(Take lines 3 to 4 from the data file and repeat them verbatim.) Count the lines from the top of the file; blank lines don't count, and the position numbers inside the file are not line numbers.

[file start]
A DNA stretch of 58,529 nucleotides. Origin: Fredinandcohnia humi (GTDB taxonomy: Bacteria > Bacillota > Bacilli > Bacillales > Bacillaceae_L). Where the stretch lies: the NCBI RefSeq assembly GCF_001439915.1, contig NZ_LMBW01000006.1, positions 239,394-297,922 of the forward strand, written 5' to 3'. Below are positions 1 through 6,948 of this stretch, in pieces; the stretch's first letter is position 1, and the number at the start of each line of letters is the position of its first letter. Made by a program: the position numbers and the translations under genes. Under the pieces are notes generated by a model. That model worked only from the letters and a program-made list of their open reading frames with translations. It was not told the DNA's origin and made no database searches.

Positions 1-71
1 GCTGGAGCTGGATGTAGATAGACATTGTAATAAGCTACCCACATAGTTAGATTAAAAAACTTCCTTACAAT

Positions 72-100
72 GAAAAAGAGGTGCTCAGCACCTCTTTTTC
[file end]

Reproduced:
1 GCTGGAGCTGGATGTAGATAGACATTGTAATAAGCTACCCACATAGTTAGATTAAAAAACTTCCTTACAAT

Positions 72-100